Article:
This is TALK OF THE NATION. I'm Neal Conan with a special broadcast today from the Joseph H. and Claire Flom Auditorium at the Woodrow Wilson Center in Washington, D.C. Today's show is part of a project called The National Conversation, a joint production of the Wilson Center and NPR.
While the next Congress includes more women than ever before, the sexual ratio remains way below 50-50. And that applies not just to electoral politics, but to the ranks of government officials. Yes, we've seen three women as secretary of State, but what about the Pentagon and U.S. intelligence agencies? Important, argues Jane Harman, the president of our host today - the Woodrow Wilson Center - not just as demographic justice, but because women lead differently.
Originally published on Thu November 29, 2012 1:19 pm
For decades, the U.S. and U.S.S.R. were locked in a checkmate that brought the countries to the brink of nuclear war. Now, a new multipolar landscape exists where at least nine countries have nuclear weapons and China is projected to become the world's largest economy.
These developments come after a series of rebel victories in recent days and suggest that President Bashar Assad's government is facing increased pressure from the rebels in an uprising now 20 months old.
Director, producer and screenwriter Robert Zemeckis is known for the Back to the Future films — which marked his arrival onto the Hollywood scene in the mid-1980s — as well as Who Framed Roger Rabbit and Forrest Gump. His latest film, Flight, stars Denzel Washington as William "Whip" Whitaker, a heroic airline pilot with a dark secret.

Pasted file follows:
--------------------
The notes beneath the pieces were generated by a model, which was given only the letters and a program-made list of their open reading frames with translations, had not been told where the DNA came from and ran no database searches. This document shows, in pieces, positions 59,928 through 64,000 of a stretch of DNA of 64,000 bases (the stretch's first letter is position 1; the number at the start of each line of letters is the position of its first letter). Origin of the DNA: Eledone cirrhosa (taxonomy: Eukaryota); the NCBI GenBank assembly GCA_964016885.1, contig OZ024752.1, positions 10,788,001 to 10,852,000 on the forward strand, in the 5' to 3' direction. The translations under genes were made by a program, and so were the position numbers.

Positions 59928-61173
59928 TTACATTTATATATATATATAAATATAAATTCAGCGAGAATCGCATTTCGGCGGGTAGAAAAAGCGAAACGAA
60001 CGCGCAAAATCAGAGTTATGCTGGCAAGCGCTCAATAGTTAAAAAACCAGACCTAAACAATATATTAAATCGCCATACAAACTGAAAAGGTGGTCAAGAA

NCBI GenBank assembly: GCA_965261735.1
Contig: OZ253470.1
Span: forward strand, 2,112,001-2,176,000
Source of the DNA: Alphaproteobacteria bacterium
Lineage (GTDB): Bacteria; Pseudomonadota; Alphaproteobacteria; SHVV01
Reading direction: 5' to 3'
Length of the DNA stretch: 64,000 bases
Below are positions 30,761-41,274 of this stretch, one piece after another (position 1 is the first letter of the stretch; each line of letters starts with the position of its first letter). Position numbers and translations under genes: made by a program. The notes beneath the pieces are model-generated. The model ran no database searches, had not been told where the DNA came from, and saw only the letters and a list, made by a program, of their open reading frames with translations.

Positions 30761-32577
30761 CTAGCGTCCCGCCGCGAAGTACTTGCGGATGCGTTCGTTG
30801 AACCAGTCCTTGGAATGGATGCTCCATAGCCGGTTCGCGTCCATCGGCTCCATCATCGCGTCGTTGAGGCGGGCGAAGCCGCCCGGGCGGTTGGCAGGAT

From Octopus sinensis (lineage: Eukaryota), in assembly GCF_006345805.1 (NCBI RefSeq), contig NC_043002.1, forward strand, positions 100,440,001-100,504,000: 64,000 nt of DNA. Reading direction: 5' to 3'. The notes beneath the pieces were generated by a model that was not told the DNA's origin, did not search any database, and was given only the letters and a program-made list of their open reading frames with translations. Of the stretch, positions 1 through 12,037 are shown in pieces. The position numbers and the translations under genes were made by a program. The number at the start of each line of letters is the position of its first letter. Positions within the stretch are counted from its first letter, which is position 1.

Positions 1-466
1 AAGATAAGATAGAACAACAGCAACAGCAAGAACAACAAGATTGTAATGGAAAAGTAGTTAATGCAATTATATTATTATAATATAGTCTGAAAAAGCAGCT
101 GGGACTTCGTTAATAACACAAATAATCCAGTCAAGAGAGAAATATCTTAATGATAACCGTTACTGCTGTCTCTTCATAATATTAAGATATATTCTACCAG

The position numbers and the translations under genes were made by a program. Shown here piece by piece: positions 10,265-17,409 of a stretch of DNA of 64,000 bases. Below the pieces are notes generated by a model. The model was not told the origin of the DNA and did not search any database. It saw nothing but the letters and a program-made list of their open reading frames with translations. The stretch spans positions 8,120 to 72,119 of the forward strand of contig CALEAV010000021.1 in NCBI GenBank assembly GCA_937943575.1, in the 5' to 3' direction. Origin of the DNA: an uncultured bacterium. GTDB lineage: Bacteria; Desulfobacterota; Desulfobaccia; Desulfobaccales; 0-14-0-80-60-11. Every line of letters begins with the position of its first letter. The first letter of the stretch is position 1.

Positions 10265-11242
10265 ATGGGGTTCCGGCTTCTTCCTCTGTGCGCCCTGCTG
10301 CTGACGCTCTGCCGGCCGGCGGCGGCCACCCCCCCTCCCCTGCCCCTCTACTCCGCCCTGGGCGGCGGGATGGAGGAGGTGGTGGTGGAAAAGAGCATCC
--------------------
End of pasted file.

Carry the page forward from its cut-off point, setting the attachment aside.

The explosion in world popularity of quinoa in the past six years has quadrupled prices at retail outlets. But for all the demand from upscale grocery stores in America to keep their bulk bins filled with the ancient grain-like seed, almost no farmers outside of the arid mountains and coastal valleys of Peru, Bolivia, Ecuador, and Chile grow it.
But plant breeders and scientists who study the biology and economics of quinoa say that is about to change.
An online video, urging Africans to save Norwegians from frostbite, has gone viral. The tongue-in-cheek spoof features South Africans singing about sending radiators to Norway. The filmmakers hope to take on stereotypes of Africa that are reinforced by charities and the media. Host Michel Martin speaks to Erik Evans, one of the video's creators.
The Bush-era tax cuts are taking center stage on discussions about deficit reduction. But the payroll tax holiday is also at risk, which could cost the typical family $1,000 a year. Host Michel Martin talks with The Wall Street Journal's Sudeep Reddy about the fiscal cliff and how the outcome could affect consumers.